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Blueprint for Change: Education Success for Youth in the Juvenile Justice System

How to Use the Blueprint

The Blueprint for Change is a tool for change. The Goals and Benchmarks are a framework for both direct case advocacy and system reform efforts.

Direct Case Advocacy

The Blueprint can be used as a checklist or guide by advocates for youth to ensure that all education issues are being addressed. The Blueprint examples provide ideas for legal remedies and strategies to use to achieve the best education outcomes for a particular youth or group.

System Reform

The Goals and Benchmarks can be used in numerous ways to spur broader system reform. The Blueprint can be used to accomplish the following:

  • Begin conversations among various stakeholder groups;
  • Assess a state or jurisdiction’s attention to the issue of education needs for youth involved in the juvenile justice system;
  • Create a template for an action plan for change;
  • Identify what data needs to be collected to measure outcomes;
  • Begin or enhance existing conversations about cross-system collaboration and information-sharing;
  • Structure components of curriculum development or training models;
  • Revise laws, regulations and policies; or
  • Guide systemic litigation strategies.

The Blueprint for Change is designed to be a tool for all stakeholders (including youth, parents, educators, lawyers, judges, caseworkers, probation officers, child welfare workers for dual status youth, juvenile justice and education system administrators, state and local agencies, and policy-makers). Stakeholders can use the framework of this Blueprint for Change to identify what they can do to promote educational success for youth in the juvenile justice system in their jurisdiction. Download a pdf of the Goals and Benchmarks here.

Context for the Blueprint

Being sent to a juvenile justice facility often causes more harm than rehabilitation. Almost always, the best place for a student to be educated is within the community and not in a juvenile justice facility. See, e.g., Just Learning: The Imperative to Transform Juvenile Justice Systems Into Effective Educational Systems – A Study of Juvenile Justice Schools in the South and the Nation, Southern Education Foundation (2014). The most effective long-term solution for education success is to keep youth out of the juvenile justice system entirely. While our organizations are dedicated to this long-term goal, the Blueprint focuses on the tens of thousands of youth placed in juvenile justice facilities on any given day, as well as those on probation or facing adjudication.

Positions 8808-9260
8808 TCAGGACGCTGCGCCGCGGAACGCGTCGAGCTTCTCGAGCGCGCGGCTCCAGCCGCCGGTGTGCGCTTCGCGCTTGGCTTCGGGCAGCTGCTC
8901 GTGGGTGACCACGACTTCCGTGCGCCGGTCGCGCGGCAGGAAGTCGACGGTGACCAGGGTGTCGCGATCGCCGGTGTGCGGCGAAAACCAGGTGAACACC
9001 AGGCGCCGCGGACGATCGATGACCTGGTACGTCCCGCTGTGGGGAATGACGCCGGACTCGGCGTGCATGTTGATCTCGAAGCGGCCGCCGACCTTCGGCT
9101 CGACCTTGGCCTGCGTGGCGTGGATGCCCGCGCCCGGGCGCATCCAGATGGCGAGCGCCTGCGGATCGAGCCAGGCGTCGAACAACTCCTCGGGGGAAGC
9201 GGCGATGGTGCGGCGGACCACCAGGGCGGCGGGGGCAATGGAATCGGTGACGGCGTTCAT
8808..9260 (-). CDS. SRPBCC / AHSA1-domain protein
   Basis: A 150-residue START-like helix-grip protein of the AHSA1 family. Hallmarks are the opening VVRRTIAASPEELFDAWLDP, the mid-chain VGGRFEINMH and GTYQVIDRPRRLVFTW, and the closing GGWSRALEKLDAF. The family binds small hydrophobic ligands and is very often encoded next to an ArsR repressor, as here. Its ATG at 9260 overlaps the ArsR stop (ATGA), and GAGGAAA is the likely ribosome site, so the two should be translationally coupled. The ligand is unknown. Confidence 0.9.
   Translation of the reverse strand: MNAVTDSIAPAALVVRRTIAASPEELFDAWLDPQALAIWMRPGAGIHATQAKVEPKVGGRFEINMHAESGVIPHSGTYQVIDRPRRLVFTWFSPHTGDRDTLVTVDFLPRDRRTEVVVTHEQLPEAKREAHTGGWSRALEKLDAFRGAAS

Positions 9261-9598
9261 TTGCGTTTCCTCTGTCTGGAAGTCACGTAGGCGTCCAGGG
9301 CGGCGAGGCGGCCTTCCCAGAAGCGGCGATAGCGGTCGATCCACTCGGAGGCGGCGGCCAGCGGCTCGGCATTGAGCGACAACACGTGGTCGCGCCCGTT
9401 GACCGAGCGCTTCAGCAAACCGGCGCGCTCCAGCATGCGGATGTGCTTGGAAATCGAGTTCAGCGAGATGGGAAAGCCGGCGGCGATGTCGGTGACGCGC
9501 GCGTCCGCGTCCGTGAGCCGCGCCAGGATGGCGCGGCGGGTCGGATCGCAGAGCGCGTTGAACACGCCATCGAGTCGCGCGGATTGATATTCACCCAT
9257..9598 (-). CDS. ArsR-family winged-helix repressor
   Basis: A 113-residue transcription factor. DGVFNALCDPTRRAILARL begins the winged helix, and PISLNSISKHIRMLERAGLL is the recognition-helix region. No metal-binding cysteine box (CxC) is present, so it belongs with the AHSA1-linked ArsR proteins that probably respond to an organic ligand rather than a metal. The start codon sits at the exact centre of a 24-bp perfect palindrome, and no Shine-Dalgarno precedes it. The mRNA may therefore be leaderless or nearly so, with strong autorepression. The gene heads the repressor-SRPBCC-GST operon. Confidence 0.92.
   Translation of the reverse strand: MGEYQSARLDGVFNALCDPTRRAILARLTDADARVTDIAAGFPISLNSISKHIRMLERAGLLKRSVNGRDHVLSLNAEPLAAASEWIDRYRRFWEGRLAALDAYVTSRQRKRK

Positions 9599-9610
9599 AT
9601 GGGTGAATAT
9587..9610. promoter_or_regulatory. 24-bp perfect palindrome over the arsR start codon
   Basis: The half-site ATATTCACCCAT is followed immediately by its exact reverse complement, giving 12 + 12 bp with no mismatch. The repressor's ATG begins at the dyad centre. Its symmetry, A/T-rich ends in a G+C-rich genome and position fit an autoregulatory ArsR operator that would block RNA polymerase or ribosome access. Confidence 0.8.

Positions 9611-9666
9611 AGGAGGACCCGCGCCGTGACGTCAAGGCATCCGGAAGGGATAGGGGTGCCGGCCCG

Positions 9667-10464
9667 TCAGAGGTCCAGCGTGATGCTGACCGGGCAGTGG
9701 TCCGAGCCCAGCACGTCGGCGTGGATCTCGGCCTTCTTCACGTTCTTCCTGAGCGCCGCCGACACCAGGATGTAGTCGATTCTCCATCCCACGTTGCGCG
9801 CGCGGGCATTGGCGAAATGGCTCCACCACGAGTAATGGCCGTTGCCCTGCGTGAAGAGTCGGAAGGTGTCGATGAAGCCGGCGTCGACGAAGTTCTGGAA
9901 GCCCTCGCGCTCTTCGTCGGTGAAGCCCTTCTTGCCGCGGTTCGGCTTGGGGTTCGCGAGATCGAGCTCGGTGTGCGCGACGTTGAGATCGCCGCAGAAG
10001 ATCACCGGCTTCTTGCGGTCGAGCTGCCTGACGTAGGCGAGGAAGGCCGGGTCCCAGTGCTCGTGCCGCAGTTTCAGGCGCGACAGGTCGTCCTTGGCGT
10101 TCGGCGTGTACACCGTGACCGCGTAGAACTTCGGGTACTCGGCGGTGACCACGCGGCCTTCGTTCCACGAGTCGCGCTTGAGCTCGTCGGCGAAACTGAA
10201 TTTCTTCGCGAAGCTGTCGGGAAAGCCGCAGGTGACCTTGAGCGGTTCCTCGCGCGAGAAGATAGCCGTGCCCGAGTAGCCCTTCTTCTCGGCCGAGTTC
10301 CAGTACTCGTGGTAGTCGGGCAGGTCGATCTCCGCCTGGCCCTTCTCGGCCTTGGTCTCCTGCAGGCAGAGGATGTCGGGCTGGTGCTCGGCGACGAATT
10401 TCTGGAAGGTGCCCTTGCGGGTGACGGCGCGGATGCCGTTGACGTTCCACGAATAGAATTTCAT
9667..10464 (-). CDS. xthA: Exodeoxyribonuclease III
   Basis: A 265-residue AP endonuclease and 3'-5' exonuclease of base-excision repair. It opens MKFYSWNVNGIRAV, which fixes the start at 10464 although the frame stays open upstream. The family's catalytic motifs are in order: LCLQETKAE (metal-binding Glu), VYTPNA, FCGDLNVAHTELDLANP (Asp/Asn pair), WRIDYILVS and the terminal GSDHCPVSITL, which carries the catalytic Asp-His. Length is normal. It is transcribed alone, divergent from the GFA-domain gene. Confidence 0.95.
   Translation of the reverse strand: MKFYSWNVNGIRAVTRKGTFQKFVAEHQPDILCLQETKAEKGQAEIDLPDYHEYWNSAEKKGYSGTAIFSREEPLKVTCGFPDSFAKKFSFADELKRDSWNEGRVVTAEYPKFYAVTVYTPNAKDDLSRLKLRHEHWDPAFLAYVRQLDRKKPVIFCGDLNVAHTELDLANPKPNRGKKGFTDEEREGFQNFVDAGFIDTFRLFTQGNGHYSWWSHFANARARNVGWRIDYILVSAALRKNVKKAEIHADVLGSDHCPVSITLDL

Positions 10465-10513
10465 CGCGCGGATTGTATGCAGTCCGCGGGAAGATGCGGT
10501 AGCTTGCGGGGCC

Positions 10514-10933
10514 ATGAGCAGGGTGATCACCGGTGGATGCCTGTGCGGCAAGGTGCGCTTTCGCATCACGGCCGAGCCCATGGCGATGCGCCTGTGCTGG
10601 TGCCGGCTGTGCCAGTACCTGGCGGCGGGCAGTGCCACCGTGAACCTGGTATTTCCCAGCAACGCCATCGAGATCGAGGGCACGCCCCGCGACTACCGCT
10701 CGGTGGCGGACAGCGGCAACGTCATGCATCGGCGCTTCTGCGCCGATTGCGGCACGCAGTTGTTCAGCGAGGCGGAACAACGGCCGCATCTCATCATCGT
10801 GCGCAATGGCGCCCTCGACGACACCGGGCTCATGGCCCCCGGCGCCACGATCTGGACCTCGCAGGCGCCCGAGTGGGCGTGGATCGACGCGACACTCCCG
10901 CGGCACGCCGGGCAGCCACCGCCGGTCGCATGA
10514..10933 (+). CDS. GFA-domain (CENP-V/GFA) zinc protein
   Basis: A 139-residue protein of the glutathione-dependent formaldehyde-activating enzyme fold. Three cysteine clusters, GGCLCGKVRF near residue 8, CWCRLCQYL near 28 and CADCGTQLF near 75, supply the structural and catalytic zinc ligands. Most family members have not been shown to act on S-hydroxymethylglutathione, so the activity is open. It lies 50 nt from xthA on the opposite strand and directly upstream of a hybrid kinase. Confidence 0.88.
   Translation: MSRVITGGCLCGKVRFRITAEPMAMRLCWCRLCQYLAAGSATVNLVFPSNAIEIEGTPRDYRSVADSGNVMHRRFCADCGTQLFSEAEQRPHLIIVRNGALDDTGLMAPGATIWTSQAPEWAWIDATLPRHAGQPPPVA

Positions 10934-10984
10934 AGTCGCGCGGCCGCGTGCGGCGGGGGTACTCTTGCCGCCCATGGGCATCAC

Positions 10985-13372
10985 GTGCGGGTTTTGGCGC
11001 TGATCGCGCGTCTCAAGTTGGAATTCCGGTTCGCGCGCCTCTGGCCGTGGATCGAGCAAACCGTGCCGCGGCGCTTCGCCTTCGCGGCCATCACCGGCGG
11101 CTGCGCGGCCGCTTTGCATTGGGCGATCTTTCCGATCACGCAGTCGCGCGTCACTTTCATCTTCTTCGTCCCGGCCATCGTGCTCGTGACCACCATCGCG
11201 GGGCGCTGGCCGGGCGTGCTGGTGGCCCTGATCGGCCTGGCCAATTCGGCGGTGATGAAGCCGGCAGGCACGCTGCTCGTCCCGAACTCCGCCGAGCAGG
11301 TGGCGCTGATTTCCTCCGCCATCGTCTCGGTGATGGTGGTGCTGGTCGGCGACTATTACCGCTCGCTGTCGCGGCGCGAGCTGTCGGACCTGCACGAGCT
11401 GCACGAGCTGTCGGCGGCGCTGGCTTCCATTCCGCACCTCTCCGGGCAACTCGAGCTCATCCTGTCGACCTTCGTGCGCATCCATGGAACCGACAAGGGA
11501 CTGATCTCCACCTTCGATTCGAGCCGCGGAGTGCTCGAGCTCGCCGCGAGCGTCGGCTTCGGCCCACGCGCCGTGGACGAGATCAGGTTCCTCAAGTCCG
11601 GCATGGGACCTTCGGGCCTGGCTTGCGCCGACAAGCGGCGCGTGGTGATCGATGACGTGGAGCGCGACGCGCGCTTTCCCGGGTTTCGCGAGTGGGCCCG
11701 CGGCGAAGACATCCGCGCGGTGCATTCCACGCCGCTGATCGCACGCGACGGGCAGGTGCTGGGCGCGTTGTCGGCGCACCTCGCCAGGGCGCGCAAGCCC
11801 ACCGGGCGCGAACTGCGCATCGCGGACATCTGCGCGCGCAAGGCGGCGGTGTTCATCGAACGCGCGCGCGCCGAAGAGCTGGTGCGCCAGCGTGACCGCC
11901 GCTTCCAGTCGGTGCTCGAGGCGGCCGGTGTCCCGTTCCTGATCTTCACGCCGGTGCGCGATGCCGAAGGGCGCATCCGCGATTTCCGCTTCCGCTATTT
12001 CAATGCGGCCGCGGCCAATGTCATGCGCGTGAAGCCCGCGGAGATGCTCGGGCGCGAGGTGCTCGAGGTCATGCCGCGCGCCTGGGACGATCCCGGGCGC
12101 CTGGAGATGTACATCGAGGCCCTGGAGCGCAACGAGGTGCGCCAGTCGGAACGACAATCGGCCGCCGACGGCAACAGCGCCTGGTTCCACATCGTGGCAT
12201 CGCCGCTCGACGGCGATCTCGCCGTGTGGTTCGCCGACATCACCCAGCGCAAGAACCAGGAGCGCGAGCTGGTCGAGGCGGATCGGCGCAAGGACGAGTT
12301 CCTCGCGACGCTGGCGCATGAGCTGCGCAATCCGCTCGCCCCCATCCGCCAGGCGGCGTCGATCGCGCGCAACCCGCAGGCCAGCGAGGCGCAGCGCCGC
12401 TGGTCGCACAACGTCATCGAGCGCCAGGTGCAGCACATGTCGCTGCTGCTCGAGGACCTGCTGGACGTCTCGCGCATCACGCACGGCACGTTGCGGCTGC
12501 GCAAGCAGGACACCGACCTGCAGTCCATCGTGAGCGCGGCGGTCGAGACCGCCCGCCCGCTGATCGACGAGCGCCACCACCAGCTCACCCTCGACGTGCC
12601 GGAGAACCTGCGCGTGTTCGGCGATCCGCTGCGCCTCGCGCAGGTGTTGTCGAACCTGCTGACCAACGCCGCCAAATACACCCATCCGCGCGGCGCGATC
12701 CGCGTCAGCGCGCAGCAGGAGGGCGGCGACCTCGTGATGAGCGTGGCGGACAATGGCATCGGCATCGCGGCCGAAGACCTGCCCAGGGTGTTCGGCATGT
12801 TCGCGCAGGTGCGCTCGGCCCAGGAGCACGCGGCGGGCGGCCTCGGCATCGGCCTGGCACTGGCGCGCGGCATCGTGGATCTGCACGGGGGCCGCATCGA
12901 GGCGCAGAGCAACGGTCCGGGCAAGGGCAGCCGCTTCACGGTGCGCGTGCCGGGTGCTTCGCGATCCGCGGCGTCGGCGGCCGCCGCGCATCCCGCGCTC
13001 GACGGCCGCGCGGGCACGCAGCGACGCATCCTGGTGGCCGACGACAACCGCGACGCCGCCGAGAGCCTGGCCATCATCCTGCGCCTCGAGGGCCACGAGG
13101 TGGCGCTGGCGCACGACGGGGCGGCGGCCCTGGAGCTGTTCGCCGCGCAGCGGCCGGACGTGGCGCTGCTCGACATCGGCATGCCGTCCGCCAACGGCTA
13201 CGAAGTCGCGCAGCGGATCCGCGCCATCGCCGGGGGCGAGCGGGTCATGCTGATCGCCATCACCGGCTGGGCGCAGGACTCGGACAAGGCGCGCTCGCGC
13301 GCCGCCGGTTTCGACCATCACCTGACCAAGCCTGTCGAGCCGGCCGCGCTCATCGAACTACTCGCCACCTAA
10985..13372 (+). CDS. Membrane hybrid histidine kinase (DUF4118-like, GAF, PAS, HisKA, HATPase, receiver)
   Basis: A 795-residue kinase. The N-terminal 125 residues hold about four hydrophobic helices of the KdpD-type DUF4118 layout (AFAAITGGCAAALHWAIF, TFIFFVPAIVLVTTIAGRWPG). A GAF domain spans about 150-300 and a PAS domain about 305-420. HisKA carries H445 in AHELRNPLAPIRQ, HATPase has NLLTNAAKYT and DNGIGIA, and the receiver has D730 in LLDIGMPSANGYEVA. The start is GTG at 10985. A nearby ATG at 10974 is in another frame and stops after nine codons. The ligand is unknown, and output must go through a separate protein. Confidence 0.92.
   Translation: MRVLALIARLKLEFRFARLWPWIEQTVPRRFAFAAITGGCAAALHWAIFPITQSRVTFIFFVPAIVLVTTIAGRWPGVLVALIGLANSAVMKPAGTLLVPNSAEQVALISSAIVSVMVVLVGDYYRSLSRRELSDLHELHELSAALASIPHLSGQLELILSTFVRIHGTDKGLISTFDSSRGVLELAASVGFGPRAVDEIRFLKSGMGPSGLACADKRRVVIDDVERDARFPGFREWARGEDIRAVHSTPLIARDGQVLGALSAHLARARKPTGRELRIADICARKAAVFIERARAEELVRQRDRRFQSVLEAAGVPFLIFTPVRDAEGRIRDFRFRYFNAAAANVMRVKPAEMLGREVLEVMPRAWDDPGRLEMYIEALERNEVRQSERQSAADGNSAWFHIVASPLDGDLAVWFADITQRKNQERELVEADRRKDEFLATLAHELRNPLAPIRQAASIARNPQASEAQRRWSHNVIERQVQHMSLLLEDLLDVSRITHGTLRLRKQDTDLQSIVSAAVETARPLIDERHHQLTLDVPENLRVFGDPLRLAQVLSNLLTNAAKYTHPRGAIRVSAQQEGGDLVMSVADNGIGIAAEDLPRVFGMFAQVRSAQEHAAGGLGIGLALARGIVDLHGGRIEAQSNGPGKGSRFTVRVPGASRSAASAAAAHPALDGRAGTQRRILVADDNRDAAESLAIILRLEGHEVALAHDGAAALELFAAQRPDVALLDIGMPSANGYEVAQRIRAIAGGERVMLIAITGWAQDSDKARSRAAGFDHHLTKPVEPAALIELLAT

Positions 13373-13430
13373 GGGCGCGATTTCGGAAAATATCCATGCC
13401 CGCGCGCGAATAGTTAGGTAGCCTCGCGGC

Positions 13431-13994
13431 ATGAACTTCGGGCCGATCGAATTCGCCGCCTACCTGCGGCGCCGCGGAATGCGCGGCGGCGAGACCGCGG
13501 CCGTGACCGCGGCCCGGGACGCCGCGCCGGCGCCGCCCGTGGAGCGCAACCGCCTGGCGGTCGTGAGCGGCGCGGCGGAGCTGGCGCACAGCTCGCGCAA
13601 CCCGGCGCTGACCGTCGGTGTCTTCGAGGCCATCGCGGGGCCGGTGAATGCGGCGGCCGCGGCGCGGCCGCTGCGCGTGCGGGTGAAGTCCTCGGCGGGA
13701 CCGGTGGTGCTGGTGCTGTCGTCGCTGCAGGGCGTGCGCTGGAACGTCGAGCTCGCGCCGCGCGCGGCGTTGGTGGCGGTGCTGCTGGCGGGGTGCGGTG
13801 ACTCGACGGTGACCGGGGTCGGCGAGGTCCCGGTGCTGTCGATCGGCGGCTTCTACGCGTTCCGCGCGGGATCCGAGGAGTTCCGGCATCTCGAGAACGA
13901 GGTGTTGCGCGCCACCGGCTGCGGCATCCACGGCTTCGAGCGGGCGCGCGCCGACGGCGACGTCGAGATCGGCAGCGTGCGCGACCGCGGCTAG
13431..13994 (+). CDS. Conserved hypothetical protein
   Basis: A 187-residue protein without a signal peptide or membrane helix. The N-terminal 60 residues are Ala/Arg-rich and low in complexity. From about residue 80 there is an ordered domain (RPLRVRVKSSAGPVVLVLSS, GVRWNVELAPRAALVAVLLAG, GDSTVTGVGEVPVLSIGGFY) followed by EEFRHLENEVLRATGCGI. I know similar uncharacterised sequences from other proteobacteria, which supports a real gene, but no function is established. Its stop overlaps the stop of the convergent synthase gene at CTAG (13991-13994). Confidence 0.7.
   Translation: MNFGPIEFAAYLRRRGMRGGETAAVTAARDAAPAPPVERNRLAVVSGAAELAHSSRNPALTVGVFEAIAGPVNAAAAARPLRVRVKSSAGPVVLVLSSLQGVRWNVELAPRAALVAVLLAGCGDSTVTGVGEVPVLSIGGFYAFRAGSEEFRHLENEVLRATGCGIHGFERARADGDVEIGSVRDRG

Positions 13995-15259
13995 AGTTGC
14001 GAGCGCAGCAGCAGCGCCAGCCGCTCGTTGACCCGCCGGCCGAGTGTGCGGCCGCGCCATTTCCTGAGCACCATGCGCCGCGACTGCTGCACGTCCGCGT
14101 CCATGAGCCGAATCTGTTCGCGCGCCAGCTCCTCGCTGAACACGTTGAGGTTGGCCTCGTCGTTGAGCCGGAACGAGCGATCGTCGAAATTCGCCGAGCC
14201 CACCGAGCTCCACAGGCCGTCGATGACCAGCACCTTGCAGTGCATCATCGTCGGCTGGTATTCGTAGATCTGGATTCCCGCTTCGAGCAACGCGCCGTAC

Additionally, many of the barriers affecting youth in the juvenile justice system are directly or indirectly tied to structural issues such as systemic poverty, institutional racism, mass incarceration, and a myriad of public health concerns. We are grateful for the excellent work many advocates and other stakeholders are doing to curtail the school-to-prison pipeline, reform detention, improve conditions in schools and courts that lead to entry into the system, and eliminate racial and ethnic disparities as well as other inequalities, all of which are also critical to life success. This Blueprint focuses on the key issue of education for youth in the juvenile justice system, maintaining the expectation that improving opportunities for these incredibly vulnerable youth will have a ripple effect on other systems.

While youth in the adult criminal justice system face many of the same challenges to education success as youth in the juvenile justice system, the Blueprint focuses on juvenile-justice-involved students. Specifically, this publication is focused on the educational needs of youth after they have been adjudicated, though some issues and resources are relevant to pre-adjudication as well.


The Blueprint is not legal advice and should not be relied upon to make decisions in individual cases.

The Legal Center for Youth Justice and Education presents the resources, policies or practices in the Blueprint to spark ideas for reform and replication, but has not formally evaluated their effectiveness.